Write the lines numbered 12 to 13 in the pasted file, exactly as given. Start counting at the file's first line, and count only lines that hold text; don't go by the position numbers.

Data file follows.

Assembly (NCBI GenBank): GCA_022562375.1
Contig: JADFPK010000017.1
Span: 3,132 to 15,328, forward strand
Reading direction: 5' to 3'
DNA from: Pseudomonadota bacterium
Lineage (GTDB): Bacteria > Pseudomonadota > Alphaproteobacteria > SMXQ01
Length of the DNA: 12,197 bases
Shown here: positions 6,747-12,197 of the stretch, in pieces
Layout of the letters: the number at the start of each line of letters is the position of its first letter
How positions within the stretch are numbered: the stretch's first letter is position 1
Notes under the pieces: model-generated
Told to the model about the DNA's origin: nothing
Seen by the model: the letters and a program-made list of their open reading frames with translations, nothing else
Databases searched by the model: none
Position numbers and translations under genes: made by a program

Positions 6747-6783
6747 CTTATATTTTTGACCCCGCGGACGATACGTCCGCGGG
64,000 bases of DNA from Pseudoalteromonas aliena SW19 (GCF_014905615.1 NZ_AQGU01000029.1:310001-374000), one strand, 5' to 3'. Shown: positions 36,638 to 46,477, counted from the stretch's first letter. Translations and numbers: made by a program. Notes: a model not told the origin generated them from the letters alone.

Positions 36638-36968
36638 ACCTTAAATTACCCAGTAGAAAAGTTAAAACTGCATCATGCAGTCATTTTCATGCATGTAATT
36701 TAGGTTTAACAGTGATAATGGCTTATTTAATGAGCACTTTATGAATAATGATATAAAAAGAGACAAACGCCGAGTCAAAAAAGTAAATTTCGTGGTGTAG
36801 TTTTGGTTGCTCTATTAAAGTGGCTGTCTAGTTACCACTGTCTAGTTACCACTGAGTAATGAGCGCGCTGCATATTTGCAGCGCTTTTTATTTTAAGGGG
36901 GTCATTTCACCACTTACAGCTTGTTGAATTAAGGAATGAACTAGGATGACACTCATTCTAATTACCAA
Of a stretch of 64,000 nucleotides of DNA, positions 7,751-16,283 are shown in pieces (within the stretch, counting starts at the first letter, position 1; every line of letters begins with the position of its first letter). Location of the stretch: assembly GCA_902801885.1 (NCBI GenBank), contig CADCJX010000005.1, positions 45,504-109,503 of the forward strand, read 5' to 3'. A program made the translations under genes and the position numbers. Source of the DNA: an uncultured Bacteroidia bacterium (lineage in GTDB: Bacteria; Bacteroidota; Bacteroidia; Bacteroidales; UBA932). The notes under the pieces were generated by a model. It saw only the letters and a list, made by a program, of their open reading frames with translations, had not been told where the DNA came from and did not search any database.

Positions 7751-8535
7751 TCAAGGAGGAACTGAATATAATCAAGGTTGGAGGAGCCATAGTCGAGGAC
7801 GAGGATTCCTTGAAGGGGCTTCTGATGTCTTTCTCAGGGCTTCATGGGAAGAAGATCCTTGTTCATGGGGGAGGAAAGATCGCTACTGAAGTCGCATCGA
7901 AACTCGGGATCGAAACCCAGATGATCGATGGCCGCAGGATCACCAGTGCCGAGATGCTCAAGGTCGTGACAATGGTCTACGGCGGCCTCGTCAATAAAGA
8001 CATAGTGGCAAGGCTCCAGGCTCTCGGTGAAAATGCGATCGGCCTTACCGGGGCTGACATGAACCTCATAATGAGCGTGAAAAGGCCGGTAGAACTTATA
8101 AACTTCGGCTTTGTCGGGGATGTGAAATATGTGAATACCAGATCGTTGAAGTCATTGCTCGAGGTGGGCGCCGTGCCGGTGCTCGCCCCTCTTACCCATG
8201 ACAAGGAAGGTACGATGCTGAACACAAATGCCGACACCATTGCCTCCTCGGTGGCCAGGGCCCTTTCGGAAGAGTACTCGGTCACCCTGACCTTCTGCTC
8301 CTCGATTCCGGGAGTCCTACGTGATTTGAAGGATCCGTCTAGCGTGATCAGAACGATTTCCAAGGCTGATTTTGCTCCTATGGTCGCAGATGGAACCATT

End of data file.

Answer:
Told to the model about the DNA's origin: nothing
Seen by the model: the letters and a program-made list of their open reading frames with translations, nothing else